» Madame Marie Curie Bust

“Nothing in life is to be feared. It is only to be understood.”, for the people, shall not perish from the earth.”

- Madame Marie Curie

Critical Essay By
Dr. Janeen Hill
Professor Health Sciences, Founding Dean
Crean College of Health and Behavioral Sciences
View Bio

Why does Chapman University display the bust depicting Madame Curie?  What lessons can we learn from the obstacles she overcame to become an extraordinary physicist and chemist?  What doors did she open for women in science, and were these doors opened equally to all women?

The short answer to the first question is simple. Chapman University displays Madame Curie alongside other notables whose lifetimes were remarkable because she made extraordinary contributions to science over several decades.   A few examples illustrate what is meant by her outstanding contributions.  She is the first and only person to win Nobel Prizes in two separate sciences, in 1903 for physics and 1911 for chemistry. She shared her first Nobel Prize with her husband, Pierre, and collaborator, Henri Becquerel, for their work proving the existence of radioactivity.  Madam Curie received her second Nobel Prize for her discovery of two elements, radium and polonium.   She applied the discovery of radiation to develop portable x-ray machines.  World War I field hospitals used these to diagnose life-threatening injuries sustained by soldiers.   She conceived of ways to use radiation in medicine to treat tumors and sterilize infected tissue.  She published a 900+ page treatise on radioactivity.  She established the Institut Curie in Warsaw, Poland, and Paris, France.  Research scientists in these institutes, still in existence today, discovered a third element, francium, and artificial radioactivity.  They have applied these discoveries to advances in cancer treatment.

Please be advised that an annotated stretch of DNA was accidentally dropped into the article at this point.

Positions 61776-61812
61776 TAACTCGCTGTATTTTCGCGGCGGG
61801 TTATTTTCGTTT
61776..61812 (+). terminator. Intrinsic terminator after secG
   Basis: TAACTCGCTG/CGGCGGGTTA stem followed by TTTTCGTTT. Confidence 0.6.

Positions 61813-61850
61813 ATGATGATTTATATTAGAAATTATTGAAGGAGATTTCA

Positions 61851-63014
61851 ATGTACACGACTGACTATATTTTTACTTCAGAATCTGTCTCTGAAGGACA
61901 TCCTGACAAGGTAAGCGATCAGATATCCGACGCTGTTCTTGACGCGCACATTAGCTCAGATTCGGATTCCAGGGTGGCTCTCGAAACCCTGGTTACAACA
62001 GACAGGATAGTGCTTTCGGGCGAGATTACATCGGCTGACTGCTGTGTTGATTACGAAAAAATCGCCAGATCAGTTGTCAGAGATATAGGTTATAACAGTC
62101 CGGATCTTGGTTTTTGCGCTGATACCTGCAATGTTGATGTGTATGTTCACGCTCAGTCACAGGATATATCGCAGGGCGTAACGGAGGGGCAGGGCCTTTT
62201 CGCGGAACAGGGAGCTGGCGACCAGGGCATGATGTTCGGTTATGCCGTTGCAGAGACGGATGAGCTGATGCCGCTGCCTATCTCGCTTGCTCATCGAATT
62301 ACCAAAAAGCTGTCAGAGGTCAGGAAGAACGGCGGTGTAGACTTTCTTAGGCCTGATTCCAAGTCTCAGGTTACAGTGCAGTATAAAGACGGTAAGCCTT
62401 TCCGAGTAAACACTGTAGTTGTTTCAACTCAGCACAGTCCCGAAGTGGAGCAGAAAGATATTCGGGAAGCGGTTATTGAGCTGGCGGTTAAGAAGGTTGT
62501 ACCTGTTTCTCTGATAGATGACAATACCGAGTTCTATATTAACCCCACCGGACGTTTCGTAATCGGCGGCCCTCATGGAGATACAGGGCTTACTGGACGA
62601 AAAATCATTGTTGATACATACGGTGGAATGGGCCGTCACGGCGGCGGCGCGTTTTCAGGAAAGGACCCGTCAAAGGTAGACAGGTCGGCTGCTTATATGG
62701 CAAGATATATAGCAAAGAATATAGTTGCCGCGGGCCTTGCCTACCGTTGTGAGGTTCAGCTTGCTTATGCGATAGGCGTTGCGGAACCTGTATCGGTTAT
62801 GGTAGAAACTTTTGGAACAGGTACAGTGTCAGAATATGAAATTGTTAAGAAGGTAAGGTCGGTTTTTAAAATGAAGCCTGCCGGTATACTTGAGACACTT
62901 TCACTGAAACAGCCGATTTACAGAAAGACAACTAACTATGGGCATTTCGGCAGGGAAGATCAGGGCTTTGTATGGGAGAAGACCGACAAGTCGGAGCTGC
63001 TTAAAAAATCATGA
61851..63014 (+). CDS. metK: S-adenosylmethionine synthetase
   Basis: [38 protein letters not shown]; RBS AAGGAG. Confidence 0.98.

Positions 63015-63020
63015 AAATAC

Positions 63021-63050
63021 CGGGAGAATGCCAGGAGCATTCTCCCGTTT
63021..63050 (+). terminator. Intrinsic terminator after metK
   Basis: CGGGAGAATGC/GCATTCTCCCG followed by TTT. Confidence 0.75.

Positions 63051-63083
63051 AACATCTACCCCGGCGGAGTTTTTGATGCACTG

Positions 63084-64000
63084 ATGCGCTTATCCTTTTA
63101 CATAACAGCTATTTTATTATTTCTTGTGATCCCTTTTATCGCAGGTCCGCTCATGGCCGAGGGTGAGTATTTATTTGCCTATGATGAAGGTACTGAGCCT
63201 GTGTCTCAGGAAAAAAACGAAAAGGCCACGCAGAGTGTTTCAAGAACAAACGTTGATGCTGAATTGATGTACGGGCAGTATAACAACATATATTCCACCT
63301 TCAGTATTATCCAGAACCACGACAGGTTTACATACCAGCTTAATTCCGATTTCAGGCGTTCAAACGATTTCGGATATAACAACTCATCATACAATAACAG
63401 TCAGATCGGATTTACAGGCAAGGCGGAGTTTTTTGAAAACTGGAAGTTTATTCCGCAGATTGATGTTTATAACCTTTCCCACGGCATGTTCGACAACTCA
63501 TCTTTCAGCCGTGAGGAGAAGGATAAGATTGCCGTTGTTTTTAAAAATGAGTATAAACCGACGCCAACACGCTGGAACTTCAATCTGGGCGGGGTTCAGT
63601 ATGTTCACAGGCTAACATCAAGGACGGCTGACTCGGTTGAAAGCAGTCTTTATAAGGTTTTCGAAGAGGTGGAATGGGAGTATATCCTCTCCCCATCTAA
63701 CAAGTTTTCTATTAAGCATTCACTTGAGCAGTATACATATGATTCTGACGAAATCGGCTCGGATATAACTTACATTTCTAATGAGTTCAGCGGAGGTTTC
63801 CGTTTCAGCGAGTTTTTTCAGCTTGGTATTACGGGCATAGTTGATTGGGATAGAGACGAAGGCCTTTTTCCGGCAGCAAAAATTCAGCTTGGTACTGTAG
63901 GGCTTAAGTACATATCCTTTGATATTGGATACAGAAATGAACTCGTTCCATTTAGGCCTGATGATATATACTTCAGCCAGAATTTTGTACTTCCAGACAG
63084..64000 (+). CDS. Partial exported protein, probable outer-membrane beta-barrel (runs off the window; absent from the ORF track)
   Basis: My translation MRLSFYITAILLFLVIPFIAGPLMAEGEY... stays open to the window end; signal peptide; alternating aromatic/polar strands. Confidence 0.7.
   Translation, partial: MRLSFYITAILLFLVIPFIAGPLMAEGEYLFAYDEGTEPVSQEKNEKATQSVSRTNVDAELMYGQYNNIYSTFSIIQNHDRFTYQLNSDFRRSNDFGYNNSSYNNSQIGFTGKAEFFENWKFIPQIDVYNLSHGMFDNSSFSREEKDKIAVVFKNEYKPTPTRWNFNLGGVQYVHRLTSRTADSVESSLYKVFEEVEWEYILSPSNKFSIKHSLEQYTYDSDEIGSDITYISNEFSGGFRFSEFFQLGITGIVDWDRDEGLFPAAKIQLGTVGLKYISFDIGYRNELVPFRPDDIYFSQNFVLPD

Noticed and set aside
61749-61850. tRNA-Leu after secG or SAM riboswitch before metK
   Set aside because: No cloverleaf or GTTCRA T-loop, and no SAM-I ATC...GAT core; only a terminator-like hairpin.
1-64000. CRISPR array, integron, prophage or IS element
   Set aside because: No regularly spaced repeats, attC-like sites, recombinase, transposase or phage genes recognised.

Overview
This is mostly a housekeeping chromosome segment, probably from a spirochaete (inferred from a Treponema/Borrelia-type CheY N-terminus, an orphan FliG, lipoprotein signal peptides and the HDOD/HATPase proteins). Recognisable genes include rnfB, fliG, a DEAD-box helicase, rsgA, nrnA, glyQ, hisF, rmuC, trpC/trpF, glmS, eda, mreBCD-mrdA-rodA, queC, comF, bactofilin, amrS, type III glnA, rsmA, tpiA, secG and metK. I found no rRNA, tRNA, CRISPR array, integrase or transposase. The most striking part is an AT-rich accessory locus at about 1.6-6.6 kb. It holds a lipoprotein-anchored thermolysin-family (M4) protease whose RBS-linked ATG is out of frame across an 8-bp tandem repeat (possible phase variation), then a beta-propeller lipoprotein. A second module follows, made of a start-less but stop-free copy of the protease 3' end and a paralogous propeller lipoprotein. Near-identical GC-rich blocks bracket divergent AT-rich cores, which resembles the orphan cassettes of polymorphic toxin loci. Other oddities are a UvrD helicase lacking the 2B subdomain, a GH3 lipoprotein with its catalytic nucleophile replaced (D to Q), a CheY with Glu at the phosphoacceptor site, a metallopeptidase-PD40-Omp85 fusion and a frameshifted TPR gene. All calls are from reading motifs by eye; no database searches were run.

Madam Curie was born Maria Salomea Skłodowska in Poland in 1867.   From her childhood years to her death in 1934, her life was shaped by three critical factors.  First, her parents bucked the prevailing trend in Poland to devalue the education of young girls and to make illegal university education for young women.  Her parents supplemented her early education with at-home enrichment and then supported her relocation to the Sorbonne in Paris to pursue a university education.  Second, her grandfather and father were highly educated physicists, chemists, and mathematicians.  Others in her family showed a propensity for the physical sciences.  She, too, was innately intelligent and demonstrated the intellectual capacity and curiosity for the physical sciences and mathematics.  Third, an unrelenting work ethic driving her approach to science defined Madam Curie. She toiled relentlessly mostly when experiments were not successful or when she was in pursuit of answers to hard questions.  Thus, Madam Curies’ environment, inheritance, and work ethic set the stage for her Nobel Prize-winning work.